Drivers for Pepsi fleet agree to $5M settlement in case involving California break laws

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A federal court is set to consider a $5 million settlement proposed by California-based drivers for Pepsi’s private fleet, which would pay 1,800 drivers an average of $1,988 to resolve allegations the company violated the state’s break laws.

U.S. Judge Edward M. Chen will hear a motion from the plaintiffs on July 27 to certify the class and approve the $5 million settlement.

Pepsi subsidiaries New Bern Transport Corp. and Pepsi-Cola Sales are also named in the lawsuit.

Lead plaintiff Nathaniel Helton, a former New Bern driver, estimates 1,800 current and ex-company drivers were employed by New Bern at any point between January 25, 2013, and the date the court issues an order preliminarily approves settlement. After Helton filed his complaint in 2017, the parties underwent three all-day mediation sessions before reaching agreement May 30.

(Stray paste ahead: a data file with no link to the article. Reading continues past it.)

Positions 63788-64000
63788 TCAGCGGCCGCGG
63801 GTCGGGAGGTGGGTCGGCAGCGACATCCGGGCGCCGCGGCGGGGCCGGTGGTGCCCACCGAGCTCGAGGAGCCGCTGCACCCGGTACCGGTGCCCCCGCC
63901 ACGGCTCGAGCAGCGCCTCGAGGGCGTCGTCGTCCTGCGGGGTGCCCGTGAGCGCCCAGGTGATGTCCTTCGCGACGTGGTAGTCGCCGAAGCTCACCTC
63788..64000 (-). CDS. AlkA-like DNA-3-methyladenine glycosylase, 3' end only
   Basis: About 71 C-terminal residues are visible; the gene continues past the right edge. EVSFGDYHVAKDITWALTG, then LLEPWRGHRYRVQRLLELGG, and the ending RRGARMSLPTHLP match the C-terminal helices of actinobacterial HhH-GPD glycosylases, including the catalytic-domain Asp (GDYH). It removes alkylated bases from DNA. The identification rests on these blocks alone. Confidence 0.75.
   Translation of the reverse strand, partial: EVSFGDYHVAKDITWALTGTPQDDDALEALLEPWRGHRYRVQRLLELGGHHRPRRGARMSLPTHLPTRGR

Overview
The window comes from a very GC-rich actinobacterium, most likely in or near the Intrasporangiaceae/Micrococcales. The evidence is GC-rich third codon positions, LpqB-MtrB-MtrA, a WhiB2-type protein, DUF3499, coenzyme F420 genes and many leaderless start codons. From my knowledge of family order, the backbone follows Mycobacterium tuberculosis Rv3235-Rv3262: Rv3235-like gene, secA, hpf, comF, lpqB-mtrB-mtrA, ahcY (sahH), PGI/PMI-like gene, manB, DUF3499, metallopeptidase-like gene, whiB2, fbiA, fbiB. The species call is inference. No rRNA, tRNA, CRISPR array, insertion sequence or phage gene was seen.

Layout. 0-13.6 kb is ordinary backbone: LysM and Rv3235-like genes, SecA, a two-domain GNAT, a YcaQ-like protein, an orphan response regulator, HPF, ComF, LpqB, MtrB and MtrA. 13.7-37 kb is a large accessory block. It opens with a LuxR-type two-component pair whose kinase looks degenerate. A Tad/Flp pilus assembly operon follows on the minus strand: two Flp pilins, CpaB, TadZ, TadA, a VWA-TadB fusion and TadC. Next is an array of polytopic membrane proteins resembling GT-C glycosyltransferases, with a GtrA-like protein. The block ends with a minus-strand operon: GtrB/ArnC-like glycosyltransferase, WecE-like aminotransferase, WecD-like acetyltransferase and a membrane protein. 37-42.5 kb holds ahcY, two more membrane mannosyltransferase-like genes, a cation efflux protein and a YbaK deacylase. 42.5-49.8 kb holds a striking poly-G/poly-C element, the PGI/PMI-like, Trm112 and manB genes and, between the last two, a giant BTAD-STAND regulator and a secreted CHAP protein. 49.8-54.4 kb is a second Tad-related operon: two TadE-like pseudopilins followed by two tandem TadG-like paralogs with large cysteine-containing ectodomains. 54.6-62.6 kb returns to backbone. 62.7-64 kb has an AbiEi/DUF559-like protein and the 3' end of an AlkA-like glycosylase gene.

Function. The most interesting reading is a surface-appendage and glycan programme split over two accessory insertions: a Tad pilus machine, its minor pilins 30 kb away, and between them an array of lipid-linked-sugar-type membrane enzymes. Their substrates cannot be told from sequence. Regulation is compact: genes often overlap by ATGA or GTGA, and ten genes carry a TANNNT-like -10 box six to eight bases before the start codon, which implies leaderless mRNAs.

The settlement is the latest involving California’s break laws, which require that employers provide 30 minutes for meals every five hours and 10 minutes for rest every four hours. The trucking industry largely operated outside of such state laws until a major court decision issued in 2014, involving drivers for Penske. The 9th Circuit Court of Appeals ruled that carriers, even those operating interstate and not based in California, must provide the state’s mandated breaks to its drivers.

The issue has bubbled over in recent years, with carriers being hit with large court-ordered payouts for not complying with the state’s laws, which are at odds with federal laws regulating drivers’ work schedules.

Lawmakers in Washington have eyed reprieve for carriers, attempting to several times to pass the so-called Denham Amendment, which would block states from enforcing break laws for drivers and protect carriers from being subject to this type of litigation.

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